Rob Felder (ed.): Damn Yankees

Let’s get this straight: the only reason I checked this book out of the library was because of the parenthetical phrase in the subtitle, “Twenty-four major league writers on the world’s most loved (and hated) team.” It promised a good dollop of hatin’ on the pinstripes, and that was reason enough for me to check it out.

But the reason I bought a copy of the book is that while I’m a fan of exactly one baseball team, I’m a fan of good writing wherever I find it. And in this book it’s mostly in the Yankees-positive or Yankees-neutral pieces, but it’s certainly there. Bruce McCall’s Yankee-bashing is impressively audacious (“the ratlike Billy Martin, the thuggish Hank Bauer … the farmboy-turned-priapic-jerk Micky Mantle” … dude’s gonna get some hate mail) but the first crack in my resolve was Sally Jenkins’ “Street Heart,” which portrays the Yankees as gritty, scrappy underdogs and somehow made me believe it for the duration of the essay (I had a similar thing happen when I saw Jesse Jackson speak live in the 80’s*; it all seemed to make sense while I was in the room with him; it was only on the way home that the “wait, what!?” effect kicked in. Pete Dexter’s loopy piece on Chuck Knoblauch made me hungry for more of his elaborately and oddly structured prose. James Surowiecki’s “Billion-Dollar Baby,” draws and amply supports parallels between Steinbrenner’s reinvention of the Yankees and Eisner’s rebuilding of Disney (it’s also hard to escape the conclusion that the Yankees and the Red Sox have been copying aspects of each other’s business organization for a while). Leigh Montville answers the flippant question, “what if Babe Ruth’s career had been in the age of Twitter and 24/7 celebrenews coverage?” with some provocative thoughts about celebrity; Daniel Okrent’s “The Deal of the Century” similarly examines the relationship between off-field antics and the media. Jane Leavy’s “Sully and the Mick” examines the surprising connections between Red Sox Frank Sullivan, Mickey Mantle, Ted Williams, and Norman Rockwell; although it’s much about Sully as the Mick, it made me want to read Leavy’s biography of Mantle. Richard Hoffers’ “Death by Baseball” chilled me. Rick Telander’s “One True Pitch” moved me. William Nack’s “Day of the Locust” made me want to listen to the Baseball Project’s terrific tune “The Straw that Stirs the Drink” with new and slightly more informed ears. Bill James’ “My Season’s Better Than Your Season,” displays his trademark dry wit as well as his bewildering grasp of statistical minutia. Roger Director’s “A Bad Case of the Yankees,” charmed me like Jean Shepherd’s “A Christmas Story.”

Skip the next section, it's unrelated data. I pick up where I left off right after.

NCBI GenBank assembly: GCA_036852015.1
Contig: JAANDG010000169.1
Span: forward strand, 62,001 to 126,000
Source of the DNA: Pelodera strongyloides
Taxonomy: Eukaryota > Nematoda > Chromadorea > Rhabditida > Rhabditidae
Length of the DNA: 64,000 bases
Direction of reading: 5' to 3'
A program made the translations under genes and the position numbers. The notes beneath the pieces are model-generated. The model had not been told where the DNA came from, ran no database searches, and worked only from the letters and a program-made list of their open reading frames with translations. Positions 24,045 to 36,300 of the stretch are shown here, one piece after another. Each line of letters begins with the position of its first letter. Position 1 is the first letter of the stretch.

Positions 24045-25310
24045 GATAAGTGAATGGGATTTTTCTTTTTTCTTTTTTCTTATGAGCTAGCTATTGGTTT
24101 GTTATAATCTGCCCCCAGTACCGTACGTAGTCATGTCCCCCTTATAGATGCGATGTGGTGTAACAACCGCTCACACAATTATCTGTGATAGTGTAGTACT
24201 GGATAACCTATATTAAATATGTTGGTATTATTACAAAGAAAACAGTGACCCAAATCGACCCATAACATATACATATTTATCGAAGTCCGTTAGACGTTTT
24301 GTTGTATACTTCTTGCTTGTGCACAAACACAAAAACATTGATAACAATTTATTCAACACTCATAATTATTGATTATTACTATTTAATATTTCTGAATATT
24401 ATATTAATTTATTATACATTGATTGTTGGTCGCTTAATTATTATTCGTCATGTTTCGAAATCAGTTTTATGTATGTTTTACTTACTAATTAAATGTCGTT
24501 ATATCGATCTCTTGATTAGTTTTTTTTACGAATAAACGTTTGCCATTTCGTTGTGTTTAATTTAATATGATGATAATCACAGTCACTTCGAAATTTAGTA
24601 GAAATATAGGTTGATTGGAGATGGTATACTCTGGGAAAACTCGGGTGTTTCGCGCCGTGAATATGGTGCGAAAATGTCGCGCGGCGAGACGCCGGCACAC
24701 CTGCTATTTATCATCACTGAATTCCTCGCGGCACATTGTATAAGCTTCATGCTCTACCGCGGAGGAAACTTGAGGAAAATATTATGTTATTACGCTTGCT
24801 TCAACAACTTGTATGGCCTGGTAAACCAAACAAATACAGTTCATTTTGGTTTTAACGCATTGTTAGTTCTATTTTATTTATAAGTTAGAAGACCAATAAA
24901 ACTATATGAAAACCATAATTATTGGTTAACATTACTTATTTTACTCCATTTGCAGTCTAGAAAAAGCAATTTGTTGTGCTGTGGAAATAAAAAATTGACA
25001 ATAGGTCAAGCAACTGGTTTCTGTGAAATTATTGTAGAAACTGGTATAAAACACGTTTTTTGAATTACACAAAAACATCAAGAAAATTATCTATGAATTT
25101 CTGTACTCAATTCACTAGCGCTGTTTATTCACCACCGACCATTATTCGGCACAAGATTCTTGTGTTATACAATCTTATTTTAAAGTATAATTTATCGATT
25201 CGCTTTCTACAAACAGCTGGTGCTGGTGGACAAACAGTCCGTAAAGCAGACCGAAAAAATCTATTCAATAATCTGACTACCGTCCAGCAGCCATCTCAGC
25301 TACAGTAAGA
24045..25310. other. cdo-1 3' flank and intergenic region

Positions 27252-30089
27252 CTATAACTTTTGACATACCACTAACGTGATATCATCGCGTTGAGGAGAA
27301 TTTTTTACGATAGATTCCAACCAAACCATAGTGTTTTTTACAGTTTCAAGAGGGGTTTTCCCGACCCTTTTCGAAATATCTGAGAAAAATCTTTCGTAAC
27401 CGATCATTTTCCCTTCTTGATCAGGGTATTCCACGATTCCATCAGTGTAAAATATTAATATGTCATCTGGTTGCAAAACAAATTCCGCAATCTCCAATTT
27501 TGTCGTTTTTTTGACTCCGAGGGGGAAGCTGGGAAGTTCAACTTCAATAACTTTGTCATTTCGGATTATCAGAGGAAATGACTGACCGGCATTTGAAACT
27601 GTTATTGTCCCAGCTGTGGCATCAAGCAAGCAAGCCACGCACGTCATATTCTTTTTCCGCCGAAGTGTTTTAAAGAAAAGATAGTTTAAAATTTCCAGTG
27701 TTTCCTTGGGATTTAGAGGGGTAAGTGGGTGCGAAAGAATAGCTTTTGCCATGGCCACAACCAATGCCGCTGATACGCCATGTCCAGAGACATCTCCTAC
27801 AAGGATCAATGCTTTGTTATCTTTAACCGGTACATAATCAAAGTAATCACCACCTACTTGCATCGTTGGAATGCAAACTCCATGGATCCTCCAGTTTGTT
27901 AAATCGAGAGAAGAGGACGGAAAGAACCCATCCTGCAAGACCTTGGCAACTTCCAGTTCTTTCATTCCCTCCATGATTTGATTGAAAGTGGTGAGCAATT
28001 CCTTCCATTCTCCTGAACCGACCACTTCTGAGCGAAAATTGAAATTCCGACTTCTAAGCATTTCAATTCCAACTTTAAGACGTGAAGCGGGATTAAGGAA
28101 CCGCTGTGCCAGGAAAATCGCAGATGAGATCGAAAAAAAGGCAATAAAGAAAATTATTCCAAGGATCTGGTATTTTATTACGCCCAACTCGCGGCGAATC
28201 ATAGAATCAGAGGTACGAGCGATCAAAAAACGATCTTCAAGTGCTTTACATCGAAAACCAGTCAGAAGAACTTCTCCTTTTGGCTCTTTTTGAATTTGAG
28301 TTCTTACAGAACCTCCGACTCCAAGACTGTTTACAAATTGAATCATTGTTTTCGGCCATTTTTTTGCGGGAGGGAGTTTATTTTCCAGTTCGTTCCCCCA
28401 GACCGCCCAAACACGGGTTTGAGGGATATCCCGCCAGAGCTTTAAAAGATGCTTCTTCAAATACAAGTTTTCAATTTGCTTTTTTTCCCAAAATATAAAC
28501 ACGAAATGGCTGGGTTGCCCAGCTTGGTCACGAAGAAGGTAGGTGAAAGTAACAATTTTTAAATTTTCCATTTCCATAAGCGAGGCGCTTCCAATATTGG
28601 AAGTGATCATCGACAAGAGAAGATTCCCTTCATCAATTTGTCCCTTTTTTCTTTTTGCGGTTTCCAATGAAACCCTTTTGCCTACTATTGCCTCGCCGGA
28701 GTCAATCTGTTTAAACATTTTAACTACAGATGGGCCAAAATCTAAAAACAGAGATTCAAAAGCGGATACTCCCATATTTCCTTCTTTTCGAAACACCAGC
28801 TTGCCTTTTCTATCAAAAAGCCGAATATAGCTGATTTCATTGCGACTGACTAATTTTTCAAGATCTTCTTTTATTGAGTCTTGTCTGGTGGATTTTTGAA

Tom Verducci’s Derek Jeter enconium, “Captain America,” though? Pretty hard for this Sox fan to wade through.

needs more demons?</strong pains me to say it, but no.

* (when he was, trust me on this, espousing some pretty nutty stuff)

Published by therealsummervillain

likes: equality, making things easier to use, biking, jangle, distortion, monogamy dislikes: bigotry, policies that jeopardize people, lack of transparency

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